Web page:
CDC recommends more access to clean syringes, testing as HIV cases rise in Kanawha County

CHARLESTON, W.Va. — New recommendations released Tuesday by federal, state and local health officials suggest people who inject drugs in West Virginia’s most populous county should have expanded access to syringes, testing and treatment.

The guidance comes as Kanawha County experiences some of the nation’s highest spikes of HIV cases.

A report by the Centers for Disease Control and Prevention, the state Department of Health and Human Resources and the Kanawha-Charleston Health Department found there were 63 new intravenous drug-related HIV cases in Kanawha County from January 1, 2019 through May 13, 2021. Before 2019, the average number of such cases in the county was less than five per year.

Shannon McBee

Shannon McBee, state epidemiologist with the DHHR, said the opioid epidemic coupled with the stress of the COVID-19 pandemic are contributing factors.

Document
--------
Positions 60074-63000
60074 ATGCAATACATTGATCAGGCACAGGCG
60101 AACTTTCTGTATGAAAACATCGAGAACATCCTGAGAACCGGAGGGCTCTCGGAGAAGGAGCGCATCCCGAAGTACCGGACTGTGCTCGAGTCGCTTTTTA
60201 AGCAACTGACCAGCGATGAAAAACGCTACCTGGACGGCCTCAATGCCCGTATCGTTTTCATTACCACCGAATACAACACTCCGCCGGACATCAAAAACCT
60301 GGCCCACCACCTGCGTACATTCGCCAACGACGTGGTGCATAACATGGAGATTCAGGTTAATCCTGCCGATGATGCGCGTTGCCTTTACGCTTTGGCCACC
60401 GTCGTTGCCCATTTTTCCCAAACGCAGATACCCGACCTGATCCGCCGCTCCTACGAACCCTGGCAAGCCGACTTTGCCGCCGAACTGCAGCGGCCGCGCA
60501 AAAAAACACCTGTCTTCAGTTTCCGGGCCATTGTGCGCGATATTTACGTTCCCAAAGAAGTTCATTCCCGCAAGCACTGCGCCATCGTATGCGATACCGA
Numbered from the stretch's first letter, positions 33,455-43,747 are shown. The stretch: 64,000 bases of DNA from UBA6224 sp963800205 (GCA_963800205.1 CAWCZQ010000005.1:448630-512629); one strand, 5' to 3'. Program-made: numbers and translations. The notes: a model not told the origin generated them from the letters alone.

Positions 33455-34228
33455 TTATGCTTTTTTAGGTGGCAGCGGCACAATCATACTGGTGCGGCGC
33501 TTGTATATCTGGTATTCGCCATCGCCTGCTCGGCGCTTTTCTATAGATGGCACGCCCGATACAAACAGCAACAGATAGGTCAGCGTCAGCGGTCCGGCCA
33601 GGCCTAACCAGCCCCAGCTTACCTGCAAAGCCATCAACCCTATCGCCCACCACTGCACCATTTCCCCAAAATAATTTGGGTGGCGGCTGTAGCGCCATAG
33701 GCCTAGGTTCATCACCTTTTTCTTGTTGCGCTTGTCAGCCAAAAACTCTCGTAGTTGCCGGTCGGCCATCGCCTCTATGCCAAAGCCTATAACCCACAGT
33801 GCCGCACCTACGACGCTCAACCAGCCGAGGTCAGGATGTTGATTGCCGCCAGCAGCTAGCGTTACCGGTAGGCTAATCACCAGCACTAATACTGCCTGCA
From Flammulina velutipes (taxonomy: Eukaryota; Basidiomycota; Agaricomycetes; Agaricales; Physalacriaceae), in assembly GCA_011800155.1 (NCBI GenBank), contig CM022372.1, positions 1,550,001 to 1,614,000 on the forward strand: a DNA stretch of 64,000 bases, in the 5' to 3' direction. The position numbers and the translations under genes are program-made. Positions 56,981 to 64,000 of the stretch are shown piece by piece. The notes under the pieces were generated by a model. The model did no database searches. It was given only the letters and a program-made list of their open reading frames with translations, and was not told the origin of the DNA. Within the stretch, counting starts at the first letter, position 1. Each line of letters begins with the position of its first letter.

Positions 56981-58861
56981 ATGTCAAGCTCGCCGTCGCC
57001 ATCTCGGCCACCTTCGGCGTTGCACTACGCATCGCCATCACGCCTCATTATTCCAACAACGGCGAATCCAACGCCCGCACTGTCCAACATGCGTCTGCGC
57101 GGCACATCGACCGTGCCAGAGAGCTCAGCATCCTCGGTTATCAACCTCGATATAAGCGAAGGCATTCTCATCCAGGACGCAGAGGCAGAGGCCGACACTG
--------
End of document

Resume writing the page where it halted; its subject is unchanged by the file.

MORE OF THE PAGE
“We’re dealing with a worldwide pandemic, which is isolating individuals, creating opportunities for depression and increasing use in substances,” McBee told MetroNews.

A CDC Epi-Aid team did research in Kanawha County and found that high risk individuals are not being tested at various medical facilities.

“The recommendation is to provide wrap-around services at a single location, so that they don’t have to go to multiple appointments or reach out to multiple service providers,” McBee explained.

The report comes amid a new state law that tightens requirements for needle exchange programs.

McBee said there needs to be more innovative ways to reach those affected. Some health care providers are already working to do their part.

“Health Right is doing a great job of accessing this population and offering wrap-around services, but we need more providers to step up and assist with this outbreak,” McBee said.

The CDC is suggesting HIV testing become more widely available in other counties across West Virginia. McBee confirmed Kanawha is the only county to report a HIV outbreak.

“This is a national issue. Heightened risk does exist through West Virginia and central Appalachia. It’s not limited to Charleston or Kanawha County,” she said.

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